Lessons on Thwarting Pandemics
The Ebola pandemic presents a pretty good argument that preparing for outbreaks of infectious disease is more effective and less expensive than waiting until something happens.
During the Ebola epidemic in West Africa in 2014-15, more than 11,000 people died, according to the World Health Organization (WHO). The pandemic cost the regional economy $2.2 billion, and the international community spent another $1.6 billion on response efforts, reports the World Bank. Fast forward to the present: now, WHO experts are predicting that the current Zika virus outbreak, which is suspected of being linked to birth defects in the Americas, could pose a bigger global health threat than Ebola.
“Each new outbreak has taught us something about how to work together across disciplines to attack the problem,” says Felicia Nutter, V93, an assistant professor of infectious disease and global health at Cummings School. “But we haven’t always been great about proactively planning, so we benefit from those lessons.”
In response to the Ebola crisis, the National Academy of Medicine convened a commission to figure out how to prepare for the next global disease threat. That commission’s report, released on Jan. 13, concluded that an annual $4.5 billion investment to improve public health in low- and middle-income countries would save an estimated $60 billion per year in economic losses from a pandemic, not to mention countless lives.
Along those same lines, Tufts is a lead player in an international partnership of universities that is training future health professionals to respond to, and ultimately prevent, infectious diseases that animals transmit to people and vice versa.
Researchers from Cummings School and the University of Minnesota are heading up the One Health Workforce, a five-year, $50 million initiative to ensure that universities in East and Central Africa and South East Asia are offering the courses and training that will enable health-care workers to address pandemics from myriad perspectives. The notion behind One Health is that the well-being of people, domestic and wild animals, and ecosystems are interdependent.
For the One Health project, Nutter and other Tufts faculty members serve as technical advisors who help “train the trainers” in more than a dozen countries that are hot spots for emerging infectious disease.
“We’re focused on education to prepare the workforce,” says Nutter, who is partnering with university educators in Indonesia, Malaysia, Thailand and Vietnam. “The project helps bring universities together with their government ministries—the future employers of the people graduating with degrees in human, animal and public health—to understand which areas universities need to address,” she says.
Local Cultures and Health
A significant component of a One Health approach is understanding how cultural norms may contribute to the spread of a disease, such as families engaging in pre-burial washing of a loved one when the body is still contaminated, as was the case with Ebola, says Janetrix Hellen Amuguni, V11, an assistant professor of infectious disease and global health who is a Cummings School technical advisor for the One Health Workforce project in eight East and Central African nations. Economists may be needed to convince governments to invest in protective garb for health-care workers, among other issues, she says.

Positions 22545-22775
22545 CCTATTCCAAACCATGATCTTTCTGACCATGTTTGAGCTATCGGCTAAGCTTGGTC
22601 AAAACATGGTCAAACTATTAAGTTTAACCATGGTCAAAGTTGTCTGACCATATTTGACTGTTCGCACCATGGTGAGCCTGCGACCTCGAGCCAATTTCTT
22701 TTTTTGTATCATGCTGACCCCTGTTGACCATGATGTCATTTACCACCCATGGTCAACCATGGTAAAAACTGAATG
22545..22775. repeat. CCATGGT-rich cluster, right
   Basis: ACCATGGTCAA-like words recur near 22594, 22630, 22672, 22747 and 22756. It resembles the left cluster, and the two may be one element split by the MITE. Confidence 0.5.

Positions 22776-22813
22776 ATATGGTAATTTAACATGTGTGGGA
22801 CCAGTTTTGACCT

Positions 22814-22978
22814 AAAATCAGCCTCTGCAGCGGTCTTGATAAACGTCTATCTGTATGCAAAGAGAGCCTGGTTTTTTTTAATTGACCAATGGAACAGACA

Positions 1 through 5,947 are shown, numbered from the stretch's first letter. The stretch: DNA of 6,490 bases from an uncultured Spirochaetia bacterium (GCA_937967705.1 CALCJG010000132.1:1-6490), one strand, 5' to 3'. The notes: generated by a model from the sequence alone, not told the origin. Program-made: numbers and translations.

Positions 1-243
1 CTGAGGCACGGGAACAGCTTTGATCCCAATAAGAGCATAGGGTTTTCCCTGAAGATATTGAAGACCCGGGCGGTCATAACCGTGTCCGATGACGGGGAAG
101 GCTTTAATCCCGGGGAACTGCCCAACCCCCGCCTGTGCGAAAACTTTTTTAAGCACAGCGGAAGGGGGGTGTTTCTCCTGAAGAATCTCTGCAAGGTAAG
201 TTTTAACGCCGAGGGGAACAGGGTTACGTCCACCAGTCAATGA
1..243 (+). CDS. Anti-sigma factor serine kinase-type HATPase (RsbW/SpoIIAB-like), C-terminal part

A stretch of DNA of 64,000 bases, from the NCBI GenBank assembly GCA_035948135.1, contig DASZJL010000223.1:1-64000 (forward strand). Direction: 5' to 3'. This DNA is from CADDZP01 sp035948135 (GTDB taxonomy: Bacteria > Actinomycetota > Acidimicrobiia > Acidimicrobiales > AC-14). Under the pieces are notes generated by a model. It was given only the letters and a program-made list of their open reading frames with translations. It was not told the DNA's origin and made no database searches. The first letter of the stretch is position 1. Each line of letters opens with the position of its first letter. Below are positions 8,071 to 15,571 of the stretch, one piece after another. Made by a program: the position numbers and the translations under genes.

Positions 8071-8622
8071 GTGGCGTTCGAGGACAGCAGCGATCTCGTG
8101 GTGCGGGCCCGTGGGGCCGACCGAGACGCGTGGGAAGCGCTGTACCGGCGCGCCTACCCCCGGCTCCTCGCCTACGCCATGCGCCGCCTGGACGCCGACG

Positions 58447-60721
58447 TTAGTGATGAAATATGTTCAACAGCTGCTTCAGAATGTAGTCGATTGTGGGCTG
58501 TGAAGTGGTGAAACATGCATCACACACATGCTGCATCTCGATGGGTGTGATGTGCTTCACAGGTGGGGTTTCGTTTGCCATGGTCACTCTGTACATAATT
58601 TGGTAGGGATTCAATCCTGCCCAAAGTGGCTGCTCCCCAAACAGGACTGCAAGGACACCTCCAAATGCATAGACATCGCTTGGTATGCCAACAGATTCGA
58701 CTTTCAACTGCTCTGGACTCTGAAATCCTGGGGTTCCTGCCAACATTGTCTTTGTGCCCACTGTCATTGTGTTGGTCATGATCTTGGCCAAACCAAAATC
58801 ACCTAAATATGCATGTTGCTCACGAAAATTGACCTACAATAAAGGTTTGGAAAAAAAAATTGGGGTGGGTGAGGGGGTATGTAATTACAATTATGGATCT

The mental health of families affected by a pandemic is also important, says Amuguni. “With HIV, you see a 12-year-old taking care of five brothers. With Ebola, we have orphans as well as survivors whose homes were destroyed because their villages thought that you must burn everything to kill the virus.”
Every country has different needs. For example, Kenya has a well-established veterinary school that can host emergency-response simulation events, while the veterinary school in the Democratic Republic of Congo needs basics, such as computers and laboratories.
“Some schools’ needs may include knowledge on grant writing,” Amuguni says, “so we will identify someone from our institution who teaches grant writing, or has been successful at preparing and submitting grants, and send them abroad to support that institution.”
While Amuguni and others say it will likely be decades before the results of their work will fully bear fruit, the recent Ebola epidemic in West Africa shows they’re on the right track. During an earlier Ebola outbreak in Uganda, “it took them a very long time to respond,” Amuguni says.
In the aftermath, the U.S. Agency for International Development, which funds the One Heath Workforce program, worked with government officials to figure out a plan for the next time, putting together an emergency response team, outlining which agency would take the lead, who else would be pulled in, where the financial resources and protective gear would come from, where people could be quarantined, and who would speak to the press.
As a result of the advance planning, the next Ebola outbreak in Uganda was contained in 26 days. And when the disease emerged in West Africa, Uganda and other East African countries sent more than 60 people trained in outbreak response to Liberia and Sierra Leone to help organize health-care workers and others in the community, Amuguni reports. “We are proud to have worked with them over the past few years to build capacity and skills in outbreak response and to put those multidisciplinary teams of people in place.”
Genevieve Rajewski can be reached at firstname.lastname@example.org.